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The most common zooplankton in all the oceans are called copepods. (Photo courtesy of Larry Madin, WHOI)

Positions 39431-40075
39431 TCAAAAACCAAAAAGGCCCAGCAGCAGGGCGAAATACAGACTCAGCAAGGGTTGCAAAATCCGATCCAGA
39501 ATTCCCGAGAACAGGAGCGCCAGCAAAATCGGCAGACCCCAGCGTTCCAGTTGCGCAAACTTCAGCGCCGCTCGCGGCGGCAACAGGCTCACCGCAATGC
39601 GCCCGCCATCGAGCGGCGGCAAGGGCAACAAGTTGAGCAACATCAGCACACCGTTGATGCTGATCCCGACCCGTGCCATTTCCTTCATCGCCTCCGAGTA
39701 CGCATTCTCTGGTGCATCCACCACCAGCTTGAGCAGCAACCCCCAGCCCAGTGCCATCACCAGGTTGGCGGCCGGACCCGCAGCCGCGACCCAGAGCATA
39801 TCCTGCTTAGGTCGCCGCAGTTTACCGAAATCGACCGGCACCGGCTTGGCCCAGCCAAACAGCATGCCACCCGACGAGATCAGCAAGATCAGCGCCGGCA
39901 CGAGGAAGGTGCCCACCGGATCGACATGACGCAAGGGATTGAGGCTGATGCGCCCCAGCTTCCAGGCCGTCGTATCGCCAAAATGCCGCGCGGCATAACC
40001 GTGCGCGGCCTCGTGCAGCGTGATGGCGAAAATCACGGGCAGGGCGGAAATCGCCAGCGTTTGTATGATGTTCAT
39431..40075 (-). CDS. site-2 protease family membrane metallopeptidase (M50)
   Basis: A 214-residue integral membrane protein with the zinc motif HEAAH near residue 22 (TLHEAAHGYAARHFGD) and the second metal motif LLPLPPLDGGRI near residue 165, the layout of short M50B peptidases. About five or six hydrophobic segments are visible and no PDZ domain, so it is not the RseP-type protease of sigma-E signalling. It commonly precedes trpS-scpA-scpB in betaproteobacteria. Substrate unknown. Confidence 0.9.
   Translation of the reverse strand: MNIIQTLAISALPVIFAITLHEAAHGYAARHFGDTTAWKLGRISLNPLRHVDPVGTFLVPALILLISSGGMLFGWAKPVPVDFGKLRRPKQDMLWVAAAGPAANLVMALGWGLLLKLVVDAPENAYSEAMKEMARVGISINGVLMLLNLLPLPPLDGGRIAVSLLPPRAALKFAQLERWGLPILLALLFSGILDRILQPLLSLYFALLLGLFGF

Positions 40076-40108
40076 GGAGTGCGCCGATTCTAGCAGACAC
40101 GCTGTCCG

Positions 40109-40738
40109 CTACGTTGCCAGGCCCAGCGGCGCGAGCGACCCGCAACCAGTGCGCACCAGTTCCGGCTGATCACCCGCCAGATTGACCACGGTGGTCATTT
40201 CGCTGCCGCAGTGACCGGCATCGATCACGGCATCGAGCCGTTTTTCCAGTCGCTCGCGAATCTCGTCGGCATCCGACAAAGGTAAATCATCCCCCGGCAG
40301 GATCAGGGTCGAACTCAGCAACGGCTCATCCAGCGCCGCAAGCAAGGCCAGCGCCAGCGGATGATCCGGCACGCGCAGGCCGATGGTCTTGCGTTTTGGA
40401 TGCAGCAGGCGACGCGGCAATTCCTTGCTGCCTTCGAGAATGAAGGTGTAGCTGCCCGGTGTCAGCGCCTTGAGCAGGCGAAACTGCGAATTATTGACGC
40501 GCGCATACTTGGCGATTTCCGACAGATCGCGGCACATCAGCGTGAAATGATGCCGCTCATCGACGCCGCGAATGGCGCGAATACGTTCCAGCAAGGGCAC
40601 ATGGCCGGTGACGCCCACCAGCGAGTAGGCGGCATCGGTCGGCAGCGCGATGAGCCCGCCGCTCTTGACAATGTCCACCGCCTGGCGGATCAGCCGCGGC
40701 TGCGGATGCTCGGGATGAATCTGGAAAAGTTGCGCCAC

If ‘plankton’ are the drifters, then ‘zooplankton’ are the animals that drift in the water. They range from nearly-microscopic to centimeters or even meters long. The most common zooplankton in all the oceans are called copepods—little shrimp-like animals that can be nearly microscopic to almost a centimeter long. Most copepods eat small particles, which can be phytoplankton, small zooplankton, or bits of dead material called detritus. Some copepods are predators, mostly on other copepods. They can detect the vibration of swimming prey or the prey’s chemical scent, and track them down for lunch. Like other junior members of food chains, copepods get eaten by bigger animals. Bigger crustaceans, such as krill, hunt and capture them, and the great baleen whales, such as blue whales, also eat copepods, by gulping the water they are in and straining them out.
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